BAGHDAD, Iraq -- A new Iraqi military force being proposed to tame Fallujah's guerrillas could bear a striking resemblance to the guerrillas themselves.
The band of about 1,000 Iraqis would be led by one of Saddam Hussein's generals, and its U.S.-funded payroll might include some of the same gunmen who have been fighting U.S. Marines.
In a move resembling U.S. strategy in Afghanistan, the United States appears to be co-opting its enemies to end a siege that has drawn international condemnation.
A U.S. military officer privy to the negotiations said it was "very likely" that the Fallujah Protective Army, which would fall under the command of the 1st Marine Expeditionary Force, could include some gunmen who joined the uprising in Fallujah -- particularly criminals who signed on for money, and former soldiers disgruntled at losing their jobs when the Americans disbanded the Iraqi army.
The officer, who spoke on condition of anonymity, added that "hardcore" fighters and Islamic militants would not be included.
U.S. military authorities said an agreement to end the fighting in Fallujah was "tentative," even after the Marines said it had been completed. As negotiations continued, U.S. airstrikes targeted insurgents in the city.
U.S. Marines are supposed to pull back from Fallujah, although if the new deployment works out, they could come back in joint patrols, said Marine Capt. James Edge.
The development makes possible the bizarre scenario of U.S. Marines patrolling alongside some of the same people they were shooting at earlier this week.
The tentative agreement came as the United States was barraged by international pressure to prevent a revival of the bloodshed seen in Fallujah in the first two weeks of April.
It copies Washington's strategy in Afghanistan of giving armed militias cash and autonomy in exchange for keeping nettlesome areas quiet.
In this case, once-hostile sheiks in Iraq's vast and lawless western Anbar province have been coaxed to make common cause with the United States, a senior U.S. military official said.
"We have in Afghanistan hired away militia," the official said. "If we've got some sheiks in al-Anbar that want to be part of the solution, that may be helpful."
The fighters would receive salaries paid by the United States, said the official, who had no word on any incentive bonuses promised to end the standoff.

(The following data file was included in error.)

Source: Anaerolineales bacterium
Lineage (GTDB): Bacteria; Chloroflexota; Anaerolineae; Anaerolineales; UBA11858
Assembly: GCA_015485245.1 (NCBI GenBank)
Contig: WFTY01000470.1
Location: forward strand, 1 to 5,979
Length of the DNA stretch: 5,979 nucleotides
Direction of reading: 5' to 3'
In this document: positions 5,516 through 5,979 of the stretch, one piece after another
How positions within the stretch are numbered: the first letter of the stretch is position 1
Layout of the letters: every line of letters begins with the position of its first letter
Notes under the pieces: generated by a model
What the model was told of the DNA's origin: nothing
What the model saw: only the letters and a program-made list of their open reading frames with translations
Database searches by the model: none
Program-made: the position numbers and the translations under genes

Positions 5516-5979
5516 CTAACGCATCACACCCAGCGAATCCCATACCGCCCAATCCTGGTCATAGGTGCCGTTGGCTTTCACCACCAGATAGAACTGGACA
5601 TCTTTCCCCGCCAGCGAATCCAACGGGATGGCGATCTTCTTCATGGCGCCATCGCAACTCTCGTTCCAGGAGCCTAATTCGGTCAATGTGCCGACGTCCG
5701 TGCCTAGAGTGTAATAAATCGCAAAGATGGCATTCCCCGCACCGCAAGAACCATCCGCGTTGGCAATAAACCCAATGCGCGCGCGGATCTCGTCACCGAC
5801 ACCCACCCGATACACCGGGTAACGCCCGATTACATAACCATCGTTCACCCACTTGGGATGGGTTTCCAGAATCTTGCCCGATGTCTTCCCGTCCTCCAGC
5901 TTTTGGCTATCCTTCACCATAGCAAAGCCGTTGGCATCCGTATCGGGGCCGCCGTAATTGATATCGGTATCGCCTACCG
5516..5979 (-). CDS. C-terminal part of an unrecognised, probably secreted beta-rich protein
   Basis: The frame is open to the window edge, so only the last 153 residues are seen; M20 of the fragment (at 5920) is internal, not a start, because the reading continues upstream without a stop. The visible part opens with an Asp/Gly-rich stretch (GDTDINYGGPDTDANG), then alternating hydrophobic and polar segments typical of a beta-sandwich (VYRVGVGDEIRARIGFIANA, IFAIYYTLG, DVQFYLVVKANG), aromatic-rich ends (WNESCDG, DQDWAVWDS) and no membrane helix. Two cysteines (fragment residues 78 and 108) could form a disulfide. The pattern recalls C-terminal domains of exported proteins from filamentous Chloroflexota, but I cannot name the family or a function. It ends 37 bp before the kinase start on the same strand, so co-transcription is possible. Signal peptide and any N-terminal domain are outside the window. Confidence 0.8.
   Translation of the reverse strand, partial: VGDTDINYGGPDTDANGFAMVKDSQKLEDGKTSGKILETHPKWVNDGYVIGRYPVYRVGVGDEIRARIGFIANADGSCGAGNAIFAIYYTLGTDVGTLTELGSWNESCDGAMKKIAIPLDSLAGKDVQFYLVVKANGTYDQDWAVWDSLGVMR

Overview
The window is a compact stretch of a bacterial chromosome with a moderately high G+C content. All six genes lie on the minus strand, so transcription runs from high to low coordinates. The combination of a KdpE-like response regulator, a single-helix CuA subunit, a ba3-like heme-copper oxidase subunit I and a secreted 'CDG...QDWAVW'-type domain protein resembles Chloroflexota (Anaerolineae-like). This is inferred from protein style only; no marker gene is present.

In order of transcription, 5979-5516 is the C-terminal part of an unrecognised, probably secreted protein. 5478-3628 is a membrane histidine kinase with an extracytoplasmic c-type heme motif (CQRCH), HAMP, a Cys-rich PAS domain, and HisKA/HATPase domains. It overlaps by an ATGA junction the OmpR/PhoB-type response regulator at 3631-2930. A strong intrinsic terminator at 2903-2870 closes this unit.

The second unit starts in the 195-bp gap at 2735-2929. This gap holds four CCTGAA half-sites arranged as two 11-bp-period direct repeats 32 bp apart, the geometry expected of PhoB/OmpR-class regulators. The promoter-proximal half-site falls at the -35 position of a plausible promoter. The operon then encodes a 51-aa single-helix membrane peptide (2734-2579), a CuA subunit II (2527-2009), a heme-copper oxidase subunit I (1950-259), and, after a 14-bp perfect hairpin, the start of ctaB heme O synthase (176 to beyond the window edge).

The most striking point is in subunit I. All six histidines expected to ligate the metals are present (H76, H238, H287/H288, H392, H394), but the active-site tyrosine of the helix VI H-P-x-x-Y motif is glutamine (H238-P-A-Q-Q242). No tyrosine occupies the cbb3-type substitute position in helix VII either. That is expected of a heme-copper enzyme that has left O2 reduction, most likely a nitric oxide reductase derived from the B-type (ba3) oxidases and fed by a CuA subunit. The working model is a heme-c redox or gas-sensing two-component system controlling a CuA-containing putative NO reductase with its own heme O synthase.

The Fallujah Protective Army would move into U.S. Marine positions and erect a new cordon around the city, Marine Lt. Col. Brennan Byrne said. Eventually, the new force would try to take control of rebel-held parts of the city.
Byrne identified the commander of the new force only as Gen. Salah, a former division commander under Saddam. He said he did not know the general's full name, but a Lt. Gen. Salah Abboud al-Jabouri, a native of the Fallujah region, served as governor of Anbar province under Saddam and was a senior commander in his military.
Byrne called the formation of the Fallujah army "an Iraqi solution to an Iraqi problem."
As Iraqis, "they know the populace, they know the terrain."
It remains to be seen whether the new force could wrest control of the city from as many as 2,000 rebels, most of whom wouldn't likely be joining the new force.
The U.S. siege of Fallujah, launched April 5 after the killing and mutilation of four American contract workers in the city, has killed hundreds of Iraqis, including many civilians, according to hospital sources. At least eight Marines have been killed.
U.S. civilian and military leaders blame the battle on foreign fighters and terrorists.
But aid workers and reporters in Fallujah reported seeing little or no evidence of a foreign presence, saying the guerrillas were Iraqis fighting a legitimate battle against U.S. occupation. The U.S. military has released no evidence of a foreign presence in the city.